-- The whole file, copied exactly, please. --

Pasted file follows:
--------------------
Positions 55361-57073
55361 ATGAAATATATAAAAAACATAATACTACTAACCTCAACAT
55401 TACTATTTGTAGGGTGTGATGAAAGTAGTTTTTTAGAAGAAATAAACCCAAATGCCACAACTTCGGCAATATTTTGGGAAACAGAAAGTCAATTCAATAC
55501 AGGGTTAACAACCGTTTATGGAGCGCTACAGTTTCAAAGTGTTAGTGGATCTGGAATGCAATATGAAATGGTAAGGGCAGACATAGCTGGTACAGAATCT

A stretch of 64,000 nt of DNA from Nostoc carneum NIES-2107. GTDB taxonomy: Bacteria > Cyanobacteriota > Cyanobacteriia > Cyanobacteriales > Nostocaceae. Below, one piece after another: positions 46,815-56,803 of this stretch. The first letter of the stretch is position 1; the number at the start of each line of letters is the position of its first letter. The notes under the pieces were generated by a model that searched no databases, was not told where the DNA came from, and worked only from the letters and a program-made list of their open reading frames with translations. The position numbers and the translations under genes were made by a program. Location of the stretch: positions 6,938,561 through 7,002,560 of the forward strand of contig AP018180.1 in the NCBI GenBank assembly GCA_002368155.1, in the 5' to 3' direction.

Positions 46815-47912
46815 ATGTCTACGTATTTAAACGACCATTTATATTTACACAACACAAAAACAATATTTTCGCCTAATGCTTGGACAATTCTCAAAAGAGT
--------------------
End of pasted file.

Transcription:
Positions 55361-57073
55361 ATGAAATATATAAAAAACATAATACTACTAACCTCAACAT
55401 TACTATTTGTAGGGTGTGATGAAAGTAGTTTTTTAGAAGAAATAAACCCAAATGCCACAACTTCGGCAATATTTTGGGAAACAGAAAGTCAATTCAATAC
55501 AGGGTTAACAACCGTTTATGGAGCGCTACAGTTTCAAAGTGTTAGTGGATCTGGAATGCAATATGAAATGGTAAGGGCAGACATAGCTGGTACAGAATCT

A stretch of 64,000 nt of DNA from Nostoc carneum NIES-2107. GTDB taxonomy: Bacteria > Cyanobacteriota > Cyanobacteriia > Cyanobacteriales > Nostocaceae. Below, one piece after another: positions 46,815-56,803 of this stretch. The first letter of the stretch is position 1; the number at the start of each line of letters is the position of its first letter. The notes under the pieces were generated by a model that searched no databases, was not told where the DNA came from, and worked only from the letters and a program-made list of their open reading frames with translations. The position numbers and the translations under genes were made by a program. Location of the stretch: positions 6,938,561 through 7,002,560 of the forward strand of contig AP018180.1 in the NCBI GenBank assembly GCA_002368155.1, in the 5' to 3' direction.

Positions 46815-47912
46815 ATGTCTACGTATTTAAACGACCATTTATATTTACACAACACAAAAACAATATTTTCGCCTAATGCTTGGACAATTCTCAAAAGAGT